RECORD-BREAKING XOD CLASS RACING AT COWES WEEK - DAY 1 REPORT

RECORD-BREAKING XOD CLASS RACING AT COWES WEEK - DAY 1 REPORT

Sunday August 7 2011 Author: PRPETA Location: United Kingdom

FIERCE COMPETITION ON DAY ONE OF THE XOD CLASS RACING AT COWES WEEK - SATURDAY 6 AUGUST

A weak weather front passed over Cowes just before the 1230 scheduled start for the 145 boats in the XOD fleet, causing a postponement while the windward mark was repositioned. The huge fleet got away cleanly at the start, with Simon Osgood and Jamie Lea’s Sox first to tack onto port near the committee boat, while Simon Russell, Darren Maple and Richard Lovering’s Swallow and George Cooper’s Xin Bai followed suit mid-line.

If getting away from the start line mêlée was the first big hurdle, the second was judging exactly where to tack to for the windward mark. This was in deep water and strong tide to the south of the shoals east of the Bramble Bank. While tacking too late would give away ground unnecessarily, doing so too soon would risk getting swept away to oblivion.

The first three boats, 90 YEAR OLD Tom Tait’s Xtravagance, Michael Martell, Fraser Graham and Tim Copsey’s Astralita and Sox tacked too soon, although the crew of Sox recovered before losing too much ground, and finished a very respectable 12th. Steve and Peter Lawrence’s Catherine almost made the mark, but had to tack two lengths below, allowing John Long and Tina Scott’s Relaxation and Oren Richards, Chris Sanders’s Exit to round ahead.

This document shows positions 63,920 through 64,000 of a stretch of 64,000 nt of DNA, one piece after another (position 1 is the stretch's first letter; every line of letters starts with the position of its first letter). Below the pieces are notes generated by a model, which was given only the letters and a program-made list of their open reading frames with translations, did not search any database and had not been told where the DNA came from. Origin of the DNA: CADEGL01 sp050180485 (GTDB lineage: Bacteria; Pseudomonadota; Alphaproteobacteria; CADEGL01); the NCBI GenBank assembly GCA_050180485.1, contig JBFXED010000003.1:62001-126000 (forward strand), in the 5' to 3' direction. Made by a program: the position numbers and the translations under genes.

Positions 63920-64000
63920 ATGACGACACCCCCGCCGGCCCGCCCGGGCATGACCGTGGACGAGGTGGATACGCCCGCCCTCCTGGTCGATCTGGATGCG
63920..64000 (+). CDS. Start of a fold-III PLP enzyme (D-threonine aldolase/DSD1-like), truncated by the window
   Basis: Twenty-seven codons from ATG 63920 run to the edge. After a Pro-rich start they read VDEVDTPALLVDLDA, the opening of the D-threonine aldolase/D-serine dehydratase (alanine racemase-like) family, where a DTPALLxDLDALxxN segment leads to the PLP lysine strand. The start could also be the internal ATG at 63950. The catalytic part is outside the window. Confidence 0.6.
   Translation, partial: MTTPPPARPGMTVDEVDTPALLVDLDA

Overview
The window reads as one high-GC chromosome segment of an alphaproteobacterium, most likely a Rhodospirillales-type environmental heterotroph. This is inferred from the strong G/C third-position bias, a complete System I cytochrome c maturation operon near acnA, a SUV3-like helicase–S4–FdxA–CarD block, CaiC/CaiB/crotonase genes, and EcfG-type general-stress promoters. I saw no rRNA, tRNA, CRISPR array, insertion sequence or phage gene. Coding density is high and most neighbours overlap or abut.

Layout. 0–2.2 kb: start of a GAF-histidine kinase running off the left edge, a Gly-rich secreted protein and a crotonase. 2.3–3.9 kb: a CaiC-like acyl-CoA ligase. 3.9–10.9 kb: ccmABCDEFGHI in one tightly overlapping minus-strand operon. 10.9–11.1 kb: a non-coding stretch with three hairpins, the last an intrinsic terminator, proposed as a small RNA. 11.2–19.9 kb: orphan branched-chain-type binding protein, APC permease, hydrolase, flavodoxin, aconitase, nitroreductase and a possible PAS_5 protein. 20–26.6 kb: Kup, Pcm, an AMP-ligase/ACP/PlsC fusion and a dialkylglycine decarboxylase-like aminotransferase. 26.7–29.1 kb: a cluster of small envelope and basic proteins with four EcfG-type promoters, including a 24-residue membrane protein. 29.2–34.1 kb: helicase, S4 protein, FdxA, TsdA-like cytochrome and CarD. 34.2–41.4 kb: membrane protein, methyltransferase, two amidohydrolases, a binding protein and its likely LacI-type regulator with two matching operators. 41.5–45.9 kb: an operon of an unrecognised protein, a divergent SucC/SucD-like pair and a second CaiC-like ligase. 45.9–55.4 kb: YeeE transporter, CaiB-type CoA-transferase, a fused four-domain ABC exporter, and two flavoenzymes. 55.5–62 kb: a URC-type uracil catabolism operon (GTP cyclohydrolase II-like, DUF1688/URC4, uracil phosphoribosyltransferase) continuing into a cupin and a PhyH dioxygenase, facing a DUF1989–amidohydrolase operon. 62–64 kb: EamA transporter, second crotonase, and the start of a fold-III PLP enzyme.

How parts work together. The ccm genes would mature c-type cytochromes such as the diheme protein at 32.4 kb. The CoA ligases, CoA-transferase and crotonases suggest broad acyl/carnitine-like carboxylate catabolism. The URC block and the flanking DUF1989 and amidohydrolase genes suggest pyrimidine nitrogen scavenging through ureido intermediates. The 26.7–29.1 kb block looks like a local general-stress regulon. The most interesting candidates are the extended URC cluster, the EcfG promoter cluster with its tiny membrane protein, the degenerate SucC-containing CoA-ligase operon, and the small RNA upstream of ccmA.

It wasn’t long before this mark was the scene of hectic action, with port tack boats trying to claw back uptide pushing as close as they dared to the near continuous line of right of way boats heading for the mark on starboard. As the leaders approached the leeward mark the fleet was stretched across several miles of the eastern Solent in sparkling sunlight. Relaxation held the lead at the start, but Catherine had climbed into second at the start of the second beat. By the finish she led the fleet, 37 seconds ahead of David da Cunha’s Mayday, with Relaxation just six seconds adrift in third. Over the next two minutes boats piled over the line – with an average gap of only eight seconds between each one, after almost three hours of racing. This class may be celebrating its centenary this year, but a measure of the fierceness of the competition is that eight times overall class winner and former Olympic sailor Stuart Jardine finished 60th!

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